Butler, James (1420–61), 5th earl of Ormond and earl of Wiltshire, was eldest son of James Butler (qv), 4th earl of Ormond, and his first wife, Joan, daughter of William Beauchamp, Lord Abergavenny. He was sent by his father to live with his grandmother in England while still an infant, in order to enhance the family's English connections. Butler was knighted by Henry VI at the Leicester parliament of May 1426, probably as part of an attempt to defuse the Talbot–Ormond feud in Ireland. By Christmas 1427 he had been summoned to court as a suitable companion for Henry VI, and so began his lifelong friendship with the king.
At court the young James seems to have followed a standard career, indenting for service in France with the king (1430), the duke of Bedford (1435), and the duke of York (1441). He also became a significant landholder in the west country through the inheritance of his wife Avice Stafford, whom he married sometime before August 1438. Butler accompanied the marquess of Suffolk to the proxy marriage of the king to Margaret of Anjou. He was created earl of Wiltshire (July 1449), and was more than willing to use his friendship with the king to his own benefit. He used his knowledge of the court and his royal patronage to amass great wealth, and increasingly came to be identified with the court faction in Lancastrian politics.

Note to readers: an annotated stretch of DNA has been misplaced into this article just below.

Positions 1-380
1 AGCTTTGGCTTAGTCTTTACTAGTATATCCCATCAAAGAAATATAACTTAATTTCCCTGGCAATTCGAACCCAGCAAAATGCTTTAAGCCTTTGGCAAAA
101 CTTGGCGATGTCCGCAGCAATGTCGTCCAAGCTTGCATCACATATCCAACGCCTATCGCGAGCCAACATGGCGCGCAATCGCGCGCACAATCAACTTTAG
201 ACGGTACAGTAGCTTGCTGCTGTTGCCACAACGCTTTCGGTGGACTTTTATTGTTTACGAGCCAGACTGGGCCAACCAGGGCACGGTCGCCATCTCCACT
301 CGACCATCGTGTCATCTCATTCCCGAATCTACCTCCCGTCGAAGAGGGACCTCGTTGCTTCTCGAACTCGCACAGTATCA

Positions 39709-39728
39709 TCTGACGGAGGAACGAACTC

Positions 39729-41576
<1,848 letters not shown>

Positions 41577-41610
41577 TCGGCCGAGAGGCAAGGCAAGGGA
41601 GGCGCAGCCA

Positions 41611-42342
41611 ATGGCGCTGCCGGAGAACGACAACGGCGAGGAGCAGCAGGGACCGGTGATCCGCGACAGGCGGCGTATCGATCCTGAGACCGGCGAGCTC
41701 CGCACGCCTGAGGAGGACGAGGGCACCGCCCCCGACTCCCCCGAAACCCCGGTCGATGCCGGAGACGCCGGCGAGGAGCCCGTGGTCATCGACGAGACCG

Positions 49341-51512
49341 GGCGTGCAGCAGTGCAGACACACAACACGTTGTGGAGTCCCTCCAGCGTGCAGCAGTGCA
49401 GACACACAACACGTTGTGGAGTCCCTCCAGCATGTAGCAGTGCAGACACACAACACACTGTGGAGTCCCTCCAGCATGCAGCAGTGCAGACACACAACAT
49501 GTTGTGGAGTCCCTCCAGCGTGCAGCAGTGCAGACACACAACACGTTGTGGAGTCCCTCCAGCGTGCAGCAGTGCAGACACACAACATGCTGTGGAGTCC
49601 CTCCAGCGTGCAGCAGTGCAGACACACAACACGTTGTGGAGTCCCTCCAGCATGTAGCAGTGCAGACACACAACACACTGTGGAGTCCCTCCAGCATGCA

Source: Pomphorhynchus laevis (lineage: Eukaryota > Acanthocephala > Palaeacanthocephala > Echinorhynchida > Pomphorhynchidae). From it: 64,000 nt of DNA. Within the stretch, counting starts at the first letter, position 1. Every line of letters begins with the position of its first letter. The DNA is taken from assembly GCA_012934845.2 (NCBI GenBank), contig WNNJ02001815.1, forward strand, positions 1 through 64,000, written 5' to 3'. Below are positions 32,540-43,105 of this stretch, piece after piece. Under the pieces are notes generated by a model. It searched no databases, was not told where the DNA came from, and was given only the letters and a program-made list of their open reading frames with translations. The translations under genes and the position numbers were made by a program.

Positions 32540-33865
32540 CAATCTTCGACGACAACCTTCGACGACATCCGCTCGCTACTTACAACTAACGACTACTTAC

Wiltshire's inheritance of the earldom of Ormond (August 1452) made him even more important to the court faction. He was made a royal councillor before 1453, and was appointed lieutenant of Ireland in May 1453, but was unable to remove Richard (qv), duke of York, from the office and was removed as lieutenant during York's first protectorate. Wiltshire also held the office of treasurer of England (March–May 1455), but was removed from office by York's second protectorate. He was active in the various campaigns of the wars of the Roses and became one of the leading figures of the court faction opposed to Richard of York. After the death of his first wife, he married Eleanor Beaufort, sister of the duke of Somerset, and was elected as a knight of the Garter in 1459. He was again appointed lieutenant of Ireland (December 1459), but as before could not remove Richard of York. He fled to Flanders in early 1460, fearing a Yorkist invasion, but may have returned in time to join the battle of Wakefield (December 1460), in which the duke of York was killed.
Wiltshire and the earl of Pembroke were defeated (2 February 1461) at Mortimer's Cross by York's son, Edward, the future Edward IV. He fought at the battle of Towton (March 1461), and fled the field only to be captured and executed at Newcastle (1 May 1461). His lands in England and the earldom of Ormond passed to his brother John (qv), but were seized by the king (November 1461) after both men were attainted by the English parliament.